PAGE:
Accidental Deliberations: Wednesday Morning Links

Miscellaneous material for your mid-week reading. – Anna Coote discusses some of the potential problems with a universal basic income on its own – particularly to the extent it takes momentum away from the prospect of universal basic services. – Scott Sinclair examines how little has changed – and how many substantial dangers haven’t – ...

Accidental Deliberations: Sunday Morning Links

This and that for your Sunday reading. – Noam Scheiber and Ben Casselman comment on the role of corporate consolidation in undermining pay and working conditions. And Meagan Day rebuts the claim that employers can be excused for ignoring not-yet-qualified pools of workers by pointing out that the same people once treated as unqualified are ...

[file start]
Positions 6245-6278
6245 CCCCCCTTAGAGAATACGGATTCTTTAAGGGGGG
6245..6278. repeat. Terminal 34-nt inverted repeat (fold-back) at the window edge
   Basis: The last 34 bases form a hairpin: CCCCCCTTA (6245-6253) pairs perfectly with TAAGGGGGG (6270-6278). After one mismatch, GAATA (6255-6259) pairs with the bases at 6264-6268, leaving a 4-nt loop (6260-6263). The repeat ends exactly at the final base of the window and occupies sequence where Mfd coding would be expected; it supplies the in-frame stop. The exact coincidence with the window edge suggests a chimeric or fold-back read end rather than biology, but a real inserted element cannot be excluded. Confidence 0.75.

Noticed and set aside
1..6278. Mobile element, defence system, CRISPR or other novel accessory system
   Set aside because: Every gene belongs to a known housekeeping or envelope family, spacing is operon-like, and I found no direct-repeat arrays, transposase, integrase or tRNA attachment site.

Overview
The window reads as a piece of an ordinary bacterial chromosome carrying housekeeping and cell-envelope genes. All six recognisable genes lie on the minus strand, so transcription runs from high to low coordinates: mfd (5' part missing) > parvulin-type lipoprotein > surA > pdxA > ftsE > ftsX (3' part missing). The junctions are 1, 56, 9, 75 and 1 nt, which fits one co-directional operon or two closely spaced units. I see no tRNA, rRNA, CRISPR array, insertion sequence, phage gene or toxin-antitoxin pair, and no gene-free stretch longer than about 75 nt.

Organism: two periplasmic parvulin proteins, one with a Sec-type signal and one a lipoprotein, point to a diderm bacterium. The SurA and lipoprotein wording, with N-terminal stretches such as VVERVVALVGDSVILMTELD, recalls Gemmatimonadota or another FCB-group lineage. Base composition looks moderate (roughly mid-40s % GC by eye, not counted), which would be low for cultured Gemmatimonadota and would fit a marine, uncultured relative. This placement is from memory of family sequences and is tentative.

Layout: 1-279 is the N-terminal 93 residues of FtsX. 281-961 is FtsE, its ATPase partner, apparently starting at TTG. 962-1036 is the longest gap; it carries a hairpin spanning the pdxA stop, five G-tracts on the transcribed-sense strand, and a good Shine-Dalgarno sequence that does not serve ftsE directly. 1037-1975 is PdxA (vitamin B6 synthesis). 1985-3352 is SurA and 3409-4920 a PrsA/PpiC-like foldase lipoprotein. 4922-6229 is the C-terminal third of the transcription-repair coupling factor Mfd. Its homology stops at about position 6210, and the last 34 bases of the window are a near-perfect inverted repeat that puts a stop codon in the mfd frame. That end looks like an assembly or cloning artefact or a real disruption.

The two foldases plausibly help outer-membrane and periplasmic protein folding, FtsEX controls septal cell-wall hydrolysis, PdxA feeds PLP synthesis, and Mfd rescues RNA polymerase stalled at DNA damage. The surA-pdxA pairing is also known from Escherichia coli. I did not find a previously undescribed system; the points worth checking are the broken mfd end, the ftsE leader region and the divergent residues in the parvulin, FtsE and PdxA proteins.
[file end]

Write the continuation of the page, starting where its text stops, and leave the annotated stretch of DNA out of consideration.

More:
Accidental Deliberations: Wednesday Morning Links

Miscellaneous material for your mid-week reading. – Joseph Stiglitz discusses how the Republicans’ tax scam is designed for the sole purpose of further enriching their already-wealthy donors, while Theodoric Meyer notes that it also stands to make loads of money for lobbyists. – Jagmeet Singh makes the case for Canada to work on a tax ...

Accidental Deliberations: Friday Morning Links

Assorted content to end your week. – Richard Partington writes that the poorest Britons stand to bear the brunt of the next wave of technological change through further diminished employment prospects. But Peter Goodman points out that a stronger social safety net in Sweden (among other countries) tends to ensure that workers share in the ...

Accidental Deliberations: New column day